The VA Urgent website gives a very short list of covered services, much shorter than services often available. Vets and non-VA regional hospitals have been burnt badly by promised but unpaid non-VA emergency room visits. Will this negative history repeat itself with this “high value” health program?  Some locations, like Walgreens, can give free flu shots, but don’t even think about getting any free routine preventative services at urgent care even if they could be combined with an urgent care treatment at a low cost to VA!

Are you eligible for zero ($) copays or $30 copay visits and RX (14 days max)? This depends on your Priority Group and VA-enrollment status within the last 24 months.  Caveats–unknown issues:  Service-connection copays?  How does other health insurance influence payments? 

Overview (again) page with video:

To find contracted Urgent Care use Tricare’s imperfect locator (Call before going):

Step 1. Read the locator warning page:

Step. 2 Scroll down and Pick

VA Urgent Care and Retail Locations

or VA Urgent Care Pharmacy Locations

To see inside the rule-makers tricky minds–check out the Final Urgent Care rule. Also, it’s interesting to read the commenters thoughts about copayments and VA’s responses.

*  “VA refers to this benefit as urgent care, instead of walk-in care. This benefit will include care provided at both urgent care facilities and walk-in retail health clinics.

So if it is the weekend, and darn it, you’ve fractured your finger, been bitten by a deer tick, or python, or merely sliced your skin wide open for viruses to “come-on-in”–doing something reckless with rusty metal…why delay?  You’re probably covered but ask questions.  Bring your VA ID and see a VA-network doctor close to home–fast!  

by Laura (Kiedove/Guest Author)

BAD THIS YEAR IN NEW ENGLAND— The Lyme disease bacterium, Borrelia burgdorferi, is spread through the bite of infected ticks. The blacklegged tick (or deer tick, Ixodes scapularis) spreads the disease in the northeastern, mid-Atlantic, and north-central United States. The western blacklegged tick (Ixodes pacificus) spreads the disease on the Pacific Coast. Image: CDC  Click for article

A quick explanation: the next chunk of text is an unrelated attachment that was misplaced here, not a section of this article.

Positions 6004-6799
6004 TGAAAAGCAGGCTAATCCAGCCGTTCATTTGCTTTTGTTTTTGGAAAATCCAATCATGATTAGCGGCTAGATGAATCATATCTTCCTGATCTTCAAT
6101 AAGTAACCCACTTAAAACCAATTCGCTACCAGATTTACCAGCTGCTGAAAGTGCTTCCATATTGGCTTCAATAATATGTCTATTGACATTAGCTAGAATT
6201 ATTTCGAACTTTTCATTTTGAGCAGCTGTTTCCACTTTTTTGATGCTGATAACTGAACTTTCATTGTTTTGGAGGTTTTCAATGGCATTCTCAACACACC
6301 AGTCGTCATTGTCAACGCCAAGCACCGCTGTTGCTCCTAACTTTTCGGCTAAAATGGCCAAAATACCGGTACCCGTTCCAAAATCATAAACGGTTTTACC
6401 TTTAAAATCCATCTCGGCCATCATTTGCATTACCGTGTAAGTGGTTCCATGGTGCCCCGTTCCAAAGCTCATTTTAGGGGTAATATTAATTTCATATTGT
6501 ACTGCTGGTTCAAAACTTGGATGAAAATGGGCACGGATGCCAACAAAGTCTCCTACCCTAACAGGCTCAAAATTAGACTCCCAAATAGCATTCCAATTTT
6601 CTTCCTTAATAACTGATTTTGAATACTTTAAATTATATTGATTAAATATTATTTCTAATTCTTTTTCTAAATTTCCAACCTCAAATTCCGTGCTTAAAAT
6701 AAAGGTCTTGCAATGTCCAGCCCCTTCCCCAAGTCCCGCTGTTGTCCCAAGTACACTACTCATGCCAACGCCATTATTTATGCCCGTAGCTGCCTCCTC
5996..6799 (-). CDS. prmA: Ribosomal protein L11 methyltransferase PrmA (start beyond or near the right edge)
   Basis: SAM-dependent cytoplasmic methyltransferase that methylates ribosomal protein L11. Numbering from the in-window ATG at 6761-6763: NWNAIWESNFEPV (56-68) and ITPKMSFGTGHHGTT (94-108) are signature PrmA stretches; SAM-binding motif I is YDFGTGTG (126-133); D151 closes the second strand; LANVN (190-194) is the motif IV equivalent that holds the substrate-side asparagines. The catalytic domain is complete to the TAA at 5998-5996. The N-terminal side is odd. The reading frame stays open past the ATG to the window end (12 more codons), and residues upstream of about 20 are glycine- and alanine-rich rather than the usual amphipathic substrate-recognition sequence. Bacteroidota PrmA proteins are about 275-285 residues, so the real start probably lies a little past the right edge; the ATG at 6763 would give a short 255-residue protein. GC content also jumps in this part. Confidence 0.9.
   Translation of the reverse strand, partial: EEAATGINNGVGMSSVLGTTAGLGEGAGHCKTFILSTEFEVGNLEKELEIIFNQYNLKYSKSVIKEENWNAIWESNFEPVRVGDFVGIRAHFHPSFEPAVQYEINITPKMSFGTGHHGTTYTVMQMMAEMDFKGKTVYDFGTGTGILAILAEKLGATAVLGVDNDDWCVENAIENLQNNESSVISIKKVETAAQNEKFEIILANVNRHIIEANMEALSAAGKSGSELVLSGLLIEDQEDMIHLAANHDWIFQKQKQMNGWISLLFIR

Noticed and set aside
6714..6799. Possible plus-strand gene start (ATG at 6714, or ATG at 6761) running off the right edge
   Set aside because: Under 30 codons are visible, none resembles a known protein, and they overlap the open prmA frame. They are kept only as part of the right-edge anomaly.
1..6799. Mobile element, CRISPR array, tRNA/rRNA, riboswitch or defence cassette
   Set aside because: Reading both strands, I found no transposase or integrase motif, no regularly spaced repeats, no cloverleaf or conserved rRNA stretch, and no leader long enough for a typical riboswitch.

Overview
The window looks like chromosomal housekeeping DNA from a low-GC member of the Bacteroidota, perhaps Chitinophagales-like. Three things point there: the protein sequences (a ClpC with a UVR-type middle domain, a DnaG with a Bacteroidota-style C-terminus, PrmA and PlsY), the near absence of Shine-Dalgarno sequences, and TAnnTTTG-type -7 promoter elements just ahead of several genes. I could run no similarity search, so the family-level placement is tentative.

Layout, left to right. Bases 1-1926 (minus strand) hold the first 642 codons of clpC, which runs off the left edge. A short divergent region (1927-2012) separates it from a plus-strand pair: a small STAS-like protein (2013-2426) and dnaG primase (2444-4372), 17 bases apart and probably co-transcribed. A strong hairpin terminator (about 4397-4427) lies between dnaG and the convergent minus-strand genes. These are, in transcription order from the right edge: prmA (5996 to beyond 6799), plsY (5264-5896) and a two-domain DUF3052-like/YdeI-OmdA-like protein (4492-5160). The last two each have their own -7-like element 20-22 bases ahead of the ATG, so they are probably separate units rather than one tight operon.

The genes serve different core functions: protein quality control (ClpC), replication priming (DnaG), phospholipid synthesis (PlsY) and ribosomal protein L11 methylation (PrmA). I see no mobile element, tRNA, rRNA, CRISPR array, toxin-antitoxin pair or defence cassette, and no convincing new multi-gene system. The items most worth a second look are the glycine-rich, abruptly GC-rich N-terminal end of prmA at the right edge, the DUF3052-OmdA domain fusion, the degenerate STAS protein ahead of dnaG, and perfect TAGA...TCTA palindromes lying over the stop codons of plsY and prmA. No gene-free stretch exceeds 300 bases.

Posted in All about Veterans, Food for thought, General Messages, Guest authors, Medical News, non-va care, Tips and Tricks, Uncategorized | Tagged , , , | 5 Comments


Permit me to ask you, my readership, to welcome another LRRP (pronounced Lurp) who joined the asknod Win or Die Club this week. Say Hi to Eric. The entry fee was his IHD from too much AO for breakfast. To give you an idea of what timber Eric’s cut from, let me share his redacted 214-215 below. He’s buddies with Ed the LRRP I wrote about earlier this Fall.  Seems I’m a little bit like them. I didn’t get any of my medals when I separated either.



I was peeved I was shown the exit prior to my parade and medal presentation. It took me 43 years to extract them from the cold, deadly hands of the USAF. Ed the LRRP had buddies he served with and his commanding officer who put him in for a Silver Star back in 2014. He was my neighbor for a few years and just moved down to the south Portland Willamette River exurbs. We did lunch together at Fall NOVA this year. Ed’s the one who sends me lots of the funny stuff I put on here. Unfortunately, Ed’s filter is broken so I have to vet his submittals. When you actually survive a war with a few dings and holes, your perspective changes. A good car becomes one which can do 140. You become bulletproof right up until the time when you discover you aren’t. You think humor is how you look at it. I agree. I sat down one day for lunch in LS 15 Ban Nam on a stack of body bags because it was softer than sitting on the ground. What the hey? The folks were dead. They made damn good furniture. If I’d had more time, I could have fashioned a crudely shaped recliner.  Rigor mortis hadn’t set in yet. Necessitas est ingenii mater.